iev was far from the only capital city in which the ruling elite reacted with alarm to the election of Donald Trump, but the Ukrainian government has more reason than most to fear the new US administration.
The US president-elect made a number of positive comments about the Russian president, Vladimir Putin, during the campaign, and even suggested he might consider recognising Crimea, the territory annexed by Russia from Ukraine two years ago, as part of Russia. There has been talk of a “big deal” between Trump and Putin over Syria, which some have suggested could see Ukraine thrown under the bus.
“Everybody was tearing their hair and running around like crazies,” said Ukraine’s deputy foreign minister, Vadym Prystaiko, of the first days after Trump’s election victory.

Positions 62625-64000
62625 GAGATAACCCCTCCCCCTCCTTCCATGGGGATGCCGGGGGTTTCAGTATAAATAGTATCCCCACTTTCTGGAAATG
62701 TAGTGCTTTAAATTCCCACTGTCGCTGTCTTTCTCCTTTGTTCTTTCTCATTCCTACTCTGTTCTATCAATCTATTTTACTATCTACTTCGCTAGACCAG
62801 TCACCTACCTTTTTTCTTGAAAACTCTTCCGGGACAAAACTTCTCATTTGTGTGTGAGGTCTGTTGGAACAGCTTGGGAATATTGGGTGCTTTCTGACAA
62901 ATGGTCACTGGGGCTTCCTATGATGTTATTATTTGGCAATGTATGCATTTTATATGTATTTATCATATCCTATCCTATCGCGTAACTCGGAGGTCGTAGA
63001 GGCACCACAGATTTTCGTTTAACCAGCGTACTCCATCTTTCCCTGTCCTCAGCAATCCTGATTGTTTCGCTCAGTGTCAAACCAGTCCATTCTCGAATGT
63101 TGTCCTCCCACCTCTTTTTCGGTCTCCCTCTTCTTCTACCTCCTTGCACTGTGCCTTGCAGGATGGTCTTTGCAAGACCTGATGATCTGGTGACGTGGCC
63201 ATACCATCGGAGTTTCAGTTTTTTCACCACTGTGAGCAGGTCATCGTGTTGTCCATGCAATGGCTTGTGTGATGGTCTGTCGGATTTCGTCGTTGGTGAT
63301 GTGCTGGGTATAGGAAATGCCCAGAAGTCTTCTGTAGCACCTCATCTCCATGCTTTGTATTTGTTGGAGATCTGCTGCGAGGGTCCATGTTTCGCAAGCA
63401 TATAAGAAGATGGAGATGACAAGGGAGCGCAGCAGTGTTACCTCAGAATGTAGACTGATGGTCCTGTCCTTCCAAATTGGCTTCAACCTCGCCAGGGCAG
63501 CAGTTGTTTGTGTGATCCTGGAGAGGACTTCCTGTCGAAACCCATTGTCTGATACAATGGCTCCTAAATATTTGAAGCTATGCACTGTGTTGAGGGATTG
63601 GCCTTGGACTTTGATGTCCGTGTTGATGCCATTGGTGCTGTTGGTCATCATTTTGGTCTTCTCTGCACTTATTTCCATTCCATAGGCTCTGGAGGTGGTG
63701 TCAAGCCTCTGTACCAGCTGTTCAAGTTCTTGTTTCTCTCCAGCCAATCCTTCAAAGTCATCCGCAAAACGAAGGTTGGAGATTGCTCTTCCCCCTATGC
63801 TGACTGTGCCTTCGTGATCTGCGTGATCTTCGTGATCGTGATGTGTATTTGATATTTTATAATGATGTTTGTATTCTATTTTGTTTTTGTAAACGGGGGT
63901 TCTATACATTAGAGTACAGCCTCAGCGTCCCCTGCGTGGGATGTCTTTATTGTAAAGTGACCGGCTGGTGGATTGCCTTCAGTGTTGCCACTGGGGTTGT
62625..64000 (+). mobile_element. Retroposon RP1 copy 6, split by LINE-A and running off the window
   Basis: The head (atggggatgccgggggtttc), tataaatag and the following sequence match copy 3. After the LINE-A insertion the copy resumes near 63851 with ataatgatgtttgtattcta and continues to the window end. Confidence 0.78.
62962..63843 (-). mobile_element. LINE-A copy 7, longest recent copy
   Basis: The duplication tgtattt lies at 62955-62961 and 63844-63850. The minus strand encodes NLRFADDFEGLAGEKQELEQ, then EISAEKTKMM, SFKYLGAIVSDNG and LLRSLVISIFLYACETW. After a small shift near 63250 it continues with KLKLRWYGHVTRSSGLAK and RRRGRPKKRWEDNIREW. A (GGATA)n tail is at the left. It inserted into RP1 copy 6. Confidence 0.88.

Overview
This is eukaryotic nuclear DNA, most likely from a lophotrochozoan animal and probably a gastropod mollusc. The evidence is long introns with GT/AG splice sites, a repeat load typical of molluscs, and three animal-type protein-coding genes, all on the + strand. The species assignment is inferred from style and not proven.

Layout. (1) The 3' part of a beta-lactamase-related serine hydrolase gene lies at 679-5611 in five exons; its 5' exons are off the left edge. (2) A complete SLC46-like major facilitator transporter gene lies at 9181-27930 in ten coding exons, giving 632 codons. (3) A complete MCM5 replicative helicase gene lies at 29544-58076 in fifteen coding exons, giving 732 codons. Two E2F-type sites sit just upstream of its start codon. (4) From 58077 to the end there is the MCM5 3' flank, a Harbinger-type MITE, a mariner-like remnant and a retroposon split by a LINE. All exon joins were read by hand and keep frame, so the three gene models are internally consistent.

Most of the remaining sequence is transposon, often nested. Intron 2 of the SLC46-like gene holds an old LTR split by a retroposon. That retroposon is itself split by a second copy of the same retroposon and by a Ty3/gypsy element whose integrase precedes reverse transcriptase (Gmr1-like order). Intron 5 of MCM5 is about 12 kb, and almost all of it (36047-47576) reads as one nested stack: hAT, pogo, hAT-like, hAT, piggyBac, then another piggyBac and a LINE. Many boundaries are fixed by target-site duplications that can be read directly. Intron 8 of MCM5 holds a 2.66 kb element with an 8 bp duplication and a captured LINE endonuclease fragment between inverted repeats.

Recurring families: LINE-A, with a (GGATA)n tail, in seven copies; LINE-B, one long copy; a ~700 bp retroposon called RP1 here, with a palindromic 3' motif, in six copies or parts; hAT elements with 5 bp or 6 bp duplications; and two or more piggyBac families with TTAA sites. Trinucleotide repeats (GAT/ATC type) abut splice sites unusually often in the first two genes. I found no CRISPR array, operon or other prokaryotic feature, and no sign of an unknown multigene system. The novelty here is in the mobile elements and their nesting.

While the current US administration has stopped short of supplying Ukraine with lethal weapons to fight Russian intervention in the east of the country, it has been a strong supporter of Ukraine with financial aid, and has slapped sanctions on Russia in protest at its actions. With Trump in the White House, amid suggestions that Russian hacking may have been employed to help his cause during the campaign, many in Kiev fear they could be abandoned.
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